How to photograph beer glasses?

Discussion in 'Digital Photography' started by rusty2192, Nov 25, 2012.

  1. macrumors 6502a

    Joined:
    Oct 15, 2008
    Location:
    Kentucky
    #1
    I have a slightly unique situation that I would like to present to the brain-trust that is the Digital Photography forum on Macrumors.

    I have a rather extensive collection of pint glasses for various beers. One of the local pubs in town has a promotion where Wednesdays are "Pint Nights." Basically you get two free pint glasses when you buy a pitcher of beer. I frequented this for a few years during college, building up a collection of at least 50 different glasses, most of which are unique; only a few duplicates. They have now been boxed up in the attic for a few years since I got married and moved into out house so I'm thinking it may be time to part ways with them. Well, most of them. There are some that I will not get rid of, like my 2 liter Spaten boot :)

    Anyway, to the matter at hand: I am thinking of putting them on ebay to get a little money back from them. What kind of cheap small setup should I put together to take photos of them for the auctions? And does anyone have any advice for photographing empty glasses? Or should I fill them for the shots?

    I have the basic equipment (T2i, assorted lenses, etc.), but not much in the way of lighting. I have a 430EXII, radio triggers, shoot-through/reflective umbrella, and that's about it. Would strobes be better for this or would constant lighting?

    If nothing else, maybe this will be a fun brainstorming session for some of you veterans. :D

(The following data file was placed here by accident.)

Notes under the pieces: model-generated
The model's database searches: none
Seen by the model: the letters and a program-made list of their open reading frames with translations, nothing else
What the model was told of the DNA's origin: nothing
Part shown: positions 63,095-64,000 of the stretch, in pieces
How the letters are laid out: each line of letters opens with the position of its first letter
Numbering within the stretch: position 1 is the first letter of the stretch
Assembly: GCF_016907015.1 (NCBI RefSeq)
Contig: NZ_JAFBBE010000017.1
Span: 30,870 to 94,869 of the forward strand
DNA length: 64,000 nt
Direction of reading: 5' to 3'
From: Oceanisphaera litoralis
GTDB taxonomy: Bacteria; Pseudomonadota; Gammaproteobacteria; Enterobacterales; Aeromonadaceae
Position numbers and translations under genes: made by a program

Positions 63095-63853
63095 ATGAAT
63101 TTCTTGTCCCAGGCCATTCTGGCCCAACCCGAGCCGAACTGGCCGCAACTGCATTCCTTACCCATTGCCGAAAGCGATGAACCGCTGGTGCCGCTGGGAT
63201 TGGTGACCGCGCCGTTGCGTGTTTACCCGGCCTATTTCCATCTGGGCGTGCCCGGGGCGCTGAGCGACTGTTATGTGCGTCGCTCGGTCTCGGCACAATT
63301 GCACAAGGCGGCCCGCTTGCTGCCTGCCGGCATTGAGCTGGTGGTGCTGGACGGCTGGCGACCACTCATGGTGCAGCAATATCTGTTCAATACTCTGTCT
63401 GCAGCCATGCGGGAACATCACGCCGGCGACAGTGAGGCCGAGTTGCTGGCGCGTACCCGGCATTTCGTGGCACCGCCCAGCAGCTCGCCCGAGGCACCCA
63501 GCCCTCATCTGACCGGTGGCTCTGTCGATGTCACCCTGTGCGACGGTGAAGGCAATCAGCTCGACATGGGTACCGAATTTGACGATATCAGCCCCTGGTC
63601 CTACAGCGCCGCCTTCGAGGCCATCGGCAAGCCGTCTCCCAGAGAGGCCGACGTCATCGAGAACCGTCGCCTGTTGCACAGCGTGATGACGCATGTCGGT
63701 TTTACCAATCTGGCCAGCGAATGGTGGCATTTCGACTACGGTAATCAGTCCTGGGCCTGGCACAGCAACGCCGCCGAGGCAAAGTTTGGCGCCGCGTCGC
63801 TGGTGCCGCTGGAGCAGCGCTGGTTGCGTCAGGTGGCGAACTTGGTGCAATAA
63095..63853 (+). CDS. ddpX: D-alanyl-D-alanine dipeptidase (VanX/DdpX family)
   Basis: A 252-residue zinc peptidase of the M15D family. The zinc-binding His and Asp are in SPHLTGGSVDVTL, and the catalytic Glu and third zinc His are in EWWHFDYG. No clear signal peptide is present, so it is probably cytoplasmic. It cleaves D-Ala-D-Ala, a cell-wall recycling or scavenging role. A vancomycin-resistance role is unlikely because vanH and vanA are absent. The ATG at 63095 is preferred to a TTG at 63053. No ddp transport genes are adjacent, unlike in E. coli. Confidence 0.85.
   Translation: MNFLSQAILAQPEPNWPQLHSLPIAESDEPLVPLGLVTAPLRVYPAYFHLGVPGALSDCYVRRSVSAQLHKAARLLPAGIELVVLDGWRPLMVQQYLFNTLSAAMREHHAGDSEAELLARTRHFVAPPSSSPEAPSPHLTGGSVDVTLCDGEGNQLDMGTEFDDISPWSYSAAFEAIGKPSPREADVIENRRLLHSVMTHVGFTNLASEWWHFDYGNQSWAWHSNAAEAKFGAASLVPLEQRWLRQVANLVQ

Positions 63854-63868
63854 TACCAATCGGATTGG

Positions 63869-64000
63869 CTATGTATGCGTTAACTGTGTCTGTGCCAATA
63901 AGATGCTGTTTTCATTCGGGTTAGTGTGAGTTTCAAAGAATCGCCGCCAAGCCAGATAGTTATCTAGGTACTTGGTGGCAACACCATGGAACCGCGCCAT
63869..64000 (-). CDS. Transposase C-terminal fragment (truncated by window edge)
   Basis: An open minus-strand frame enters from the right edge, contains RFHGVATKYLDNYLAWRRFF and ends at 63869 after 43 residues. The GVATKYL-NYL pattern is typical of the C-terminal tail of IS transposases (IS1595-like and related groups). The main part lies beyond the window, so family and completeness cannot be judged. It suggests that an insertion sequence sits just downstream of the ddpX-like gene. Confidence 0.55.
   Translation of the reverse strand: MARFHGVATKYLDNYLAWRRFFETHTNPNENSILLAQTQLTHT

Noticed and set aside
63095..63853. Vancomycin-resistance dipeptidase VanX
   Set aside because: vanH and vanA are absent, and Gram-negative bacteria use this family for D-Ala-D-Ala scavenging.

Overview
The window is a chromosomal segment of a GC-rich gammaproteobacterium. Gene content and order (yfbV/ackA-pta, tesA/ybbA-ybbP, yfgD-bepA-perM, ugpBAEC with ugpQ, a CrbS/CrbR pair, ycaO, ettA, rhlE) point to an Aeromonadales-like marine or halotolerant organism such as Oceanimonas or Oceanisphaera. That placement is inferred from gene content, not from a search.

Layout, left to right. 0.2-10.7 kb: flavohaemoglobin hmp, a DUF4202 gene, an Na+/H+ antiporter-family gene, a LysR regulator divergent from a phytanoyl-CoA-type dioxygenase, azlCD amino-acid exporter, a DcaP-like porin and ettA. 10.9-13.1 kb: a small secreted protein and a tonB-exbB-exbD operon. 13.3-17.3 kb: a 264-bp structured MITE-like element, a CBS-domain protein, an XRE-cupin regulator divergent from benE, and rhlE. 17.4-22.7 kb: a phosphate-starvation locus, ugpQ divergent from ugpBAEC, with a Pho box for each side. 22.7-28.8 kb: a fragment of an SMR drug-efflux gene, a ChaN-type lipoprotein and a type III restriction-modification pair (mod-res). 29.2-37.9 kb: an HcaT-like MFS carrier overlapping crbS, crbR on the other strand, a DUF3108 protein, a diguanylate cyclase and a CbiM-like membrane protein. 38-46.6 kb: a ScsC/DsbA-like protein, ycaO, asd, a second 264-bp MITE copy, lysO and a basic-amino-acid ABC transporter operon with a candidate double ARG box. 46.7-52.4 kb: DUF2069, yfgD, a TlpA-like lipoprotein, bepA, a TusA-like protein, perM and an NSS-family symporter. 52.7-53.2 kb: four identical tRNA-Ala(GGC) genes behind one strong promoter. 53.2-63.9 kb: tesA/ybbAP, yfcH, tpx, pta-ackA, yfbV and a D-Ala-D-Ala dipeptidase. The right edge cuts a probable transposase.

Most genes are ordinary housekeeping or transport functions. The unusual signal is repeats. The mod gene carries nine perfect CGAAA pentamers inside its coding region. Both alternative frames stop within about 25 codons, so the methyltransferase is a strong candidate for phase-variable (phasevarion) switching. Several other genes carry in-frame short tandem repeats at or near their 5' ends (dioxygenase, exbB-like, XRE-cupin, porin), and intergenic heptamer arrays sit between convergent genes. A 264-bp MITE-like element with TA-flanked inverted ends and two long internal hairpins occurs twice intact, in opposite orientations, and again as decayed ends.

2. Moderator emeritus

    r.j.s

    Joined:
    Mar 7, 2007
    Location:
    Missouri
    #2
    Since they are for ebay, I'd just use some constant light to light them, probably with a dark background.
     
  3. macrumors 68020

    Prodo123

    Joined:
    Nov 18, 2010
    #3
    With beer, you'd want the dark pub-like atmosphere in the photos. For that, you'll want a preferably dark background, wood tabletop, and warm (and I mean warm) natural lighting. Like the common "Soft White" lights, except dim them a bit. You can even use candlelight!
    If you intend on using a flash, use a tungsten filter on the flash to get the warm tone, then bounce the light on the ceiling to get the natural lighting effect.
    I also think that side or rear illumination will work best.

    Cheers!
     
  4. macrumors regular

    Joined:
    Mar 27, 2007
    #4
  5. macrumors 65816

    Cliff3

    Joined:
    Nov 2, 2007
    Location:
    SF Bay Area
    #5
    The only thing you need beyond what you already have is some sort of background.

    FWIW, I am selling off my Nikon equipment and was taking photos of it today. Here's a photo of my setup, plus one of the gear photos. As you can see, I am using my camera as a commander with an off-camera strobe shooting through an umbrella. I am using a paper background draped over a folding table and I have a white reflector on the side opposite the flash.

    A big piece of white cardboard and a friend (aka: Mr. or Ms. Holder) could easily sub for my fancy reflector.
     

    Attached Files:

  6. macrumors 6502a

    BarryJ

    Joined:
    Nov 8, 2007
    Location:
    Sudbury, Ontario, Canada
    #6
    Beer glasses

    I photograph beer glasses like this:

    [​IMG]

    lol, sorry, I couldn't resist. Good luck with your project.

    BJ
     
  7. macrumors 6502

    Joined:
    Jul 20, 2004
    Location:
    Indy
    #7
    Since you are shooting them for ebay I would just put some white tissue paper in them against a darker background. It'll show off the shape some and any art on the glass will be accentuated.
     
  8. macrumors 6502

    Joined:
    Jun 22, 2006
    #8
    Lighting is key (as always). With most glass type subjects, placing the lights to the side and slightly behind the subject works very well.
     
  9. macrumors 65816

    NZed

    Joined:
    Jan 24, 2011
    Location:
    Canada, Eh?
    #9
    And since its for eBay. HEAVY EDITING;)
     

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